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Parashat Beresheet

Parashat Beresheet

Before we can begin to understand Parashat Beresheet, we must believe with complete faith that the Torah is Emmet, truth! The passuk begins with the words, beresheet barah elokim et ha-shamayim ve-et haaretz. "In the beginning, G-d created the heavens and the earth." The first three words, “beresheet bara elokim,” end in the letters ‘taf’ ‘alef’and ‘mem’, which together spell “Emmet!”

We must also remember that Hashem created man with only a minimum capacity to comprehend His ways. The first principle of Rambam's “Thirteen Fundamental Principles” of the Jewish faith is “Belief in the existence of the Creator, who is perfect in every manner of existence and is the Primary Cause of all that exists.”

As Hashem was creating the world, the Torah tells us, vayar elokim Ki Tov. “G-d saw that it was good." The Ki Tov (it was good) applies to the insect, the elephant and all the creatures apart from man were accorded the words ‘Ki Tov’. Hashem looked at his handiwork after each creation and declared that it was good. But when He made man, no declaration was made that man was a good creation. Rabbi Yosef Albo explains that every element of creation, apart from man, was a finished product. From the insect to the elephant, they will remain as they are and will never rise or fall in stature. It is for that reason that those creations can be evaluated as "good".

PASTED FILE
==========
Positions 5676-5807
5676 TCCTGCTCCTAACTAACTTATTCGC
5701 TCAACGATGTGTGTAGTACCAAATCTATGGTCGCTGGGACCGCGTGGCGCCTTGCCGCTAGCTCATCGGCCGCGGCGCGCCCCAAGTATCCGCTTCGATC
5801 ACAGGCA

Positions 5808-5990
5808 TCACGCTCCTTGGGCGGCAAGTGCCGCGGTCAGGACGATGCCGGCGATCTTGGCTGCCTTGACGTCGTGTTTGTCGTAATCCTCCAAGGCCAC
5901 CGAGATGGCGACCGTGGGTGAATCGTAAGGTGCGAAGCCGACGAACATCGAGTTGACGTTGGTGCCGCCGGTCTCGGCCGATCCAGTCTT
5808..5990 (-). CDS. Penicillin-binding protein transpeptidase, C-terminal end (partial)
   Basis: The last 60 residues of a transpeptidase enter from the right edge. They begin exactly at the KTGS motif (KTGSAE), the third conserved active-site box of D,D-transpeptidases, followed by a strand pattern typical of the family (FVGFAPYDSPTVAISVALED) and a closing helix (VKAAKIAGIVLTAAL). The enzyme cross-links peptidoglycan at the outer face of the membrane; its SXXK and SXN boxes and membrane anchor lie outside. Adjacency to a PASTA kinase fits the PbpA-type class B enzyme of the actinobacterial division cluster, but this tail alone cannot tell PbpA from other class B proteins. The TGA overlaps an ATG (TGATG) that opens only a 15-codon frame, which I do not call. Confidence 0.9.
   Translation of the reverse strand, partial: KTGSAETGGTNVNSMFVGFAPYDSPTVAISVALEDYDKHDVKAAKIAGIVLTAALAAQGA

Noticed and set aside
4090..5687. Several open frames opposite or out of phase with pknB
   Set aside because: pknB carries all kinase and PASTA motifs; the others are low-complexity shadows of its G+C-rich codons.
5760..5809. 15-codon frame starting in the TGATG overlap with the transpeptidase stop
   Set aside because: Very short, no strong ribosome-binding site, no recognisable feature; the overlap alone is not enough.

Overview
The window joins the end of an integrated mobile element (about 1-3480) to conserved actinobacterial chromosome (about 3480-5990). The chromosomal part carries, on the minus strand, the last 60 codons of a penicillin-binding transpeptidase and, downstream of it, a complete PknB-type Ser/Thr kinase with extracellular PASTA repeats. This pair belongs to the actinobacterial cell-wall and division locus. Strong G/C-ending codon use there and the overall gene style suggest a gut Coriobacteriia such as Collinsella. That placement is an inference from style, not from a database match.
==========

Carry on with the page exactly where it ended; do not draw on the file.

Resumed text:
Man, however, is a work in progress, a tremendous bundle of potential whose final form is not yet determined. Man is given free will and the responsibility for his own development and improvement. Will he rise in spirituality to the great levels of his potential or will he sink to mediocrity? These questions must be answered by each one of us throughout our lifetime. Now we understand that there can never really be a time when man can be considered a finished product, and therefore humans cannot be declared "good". Man is and always will be in a state of potential. As we read in passuk 26: vayomer elokim naaseh adam betzalmenuu kedmutenu. "And G-d said, let us make man in our likeness".

The question is asked, why is this written in plural? The Sefat Emmet answers that each one of us is a partner with Hashem in his own creation. Hashem gave us immense capabilities to develop our minds and refine our characters to their fullest potential. Hashem says in the passuk, and to each person: “naaseh adam”. By this he means, Let us work together. I have created you, and now it is your job to make yourself the very best person that you can be! We learn in perashat Va'eira (6;26)..."This was Aharon and Moshe to whom Hashem said...". The undercurrent question that pops out here is that the Torah usually mentions Moshe's name first but in this pasuk it lists Aharon's name first and Moshe's name second. Rambam comments that this teaches us that both were equally great, although the Torah itself testifies that in the level of prophecy, Moshe was the greatest who ever lived. Rabbi Moshe Feinstein adds that Aharon achieved the absolute maximum of his potential, just as Moshe did. In Hashem's scales, achievement is measured by how well one fulfills ones own personal mission. We learn from this something very profound and that is that we can all reach the level of Moshe Rabenu just as Aharon did by reaching his potential. We can all reach the potential that Hashem has established for us and because we obviously don't know what that potential is, we must continue to strive to always grow with the ultimate goal to reach our potential in our lifetime! Considering this concept there is a famous beracha that the Rabbis would wish upon one another: "May you see your world during your lifetime". In other words, may you achieve during your days in this world the full realization of all the potential that Hashem has invested in you.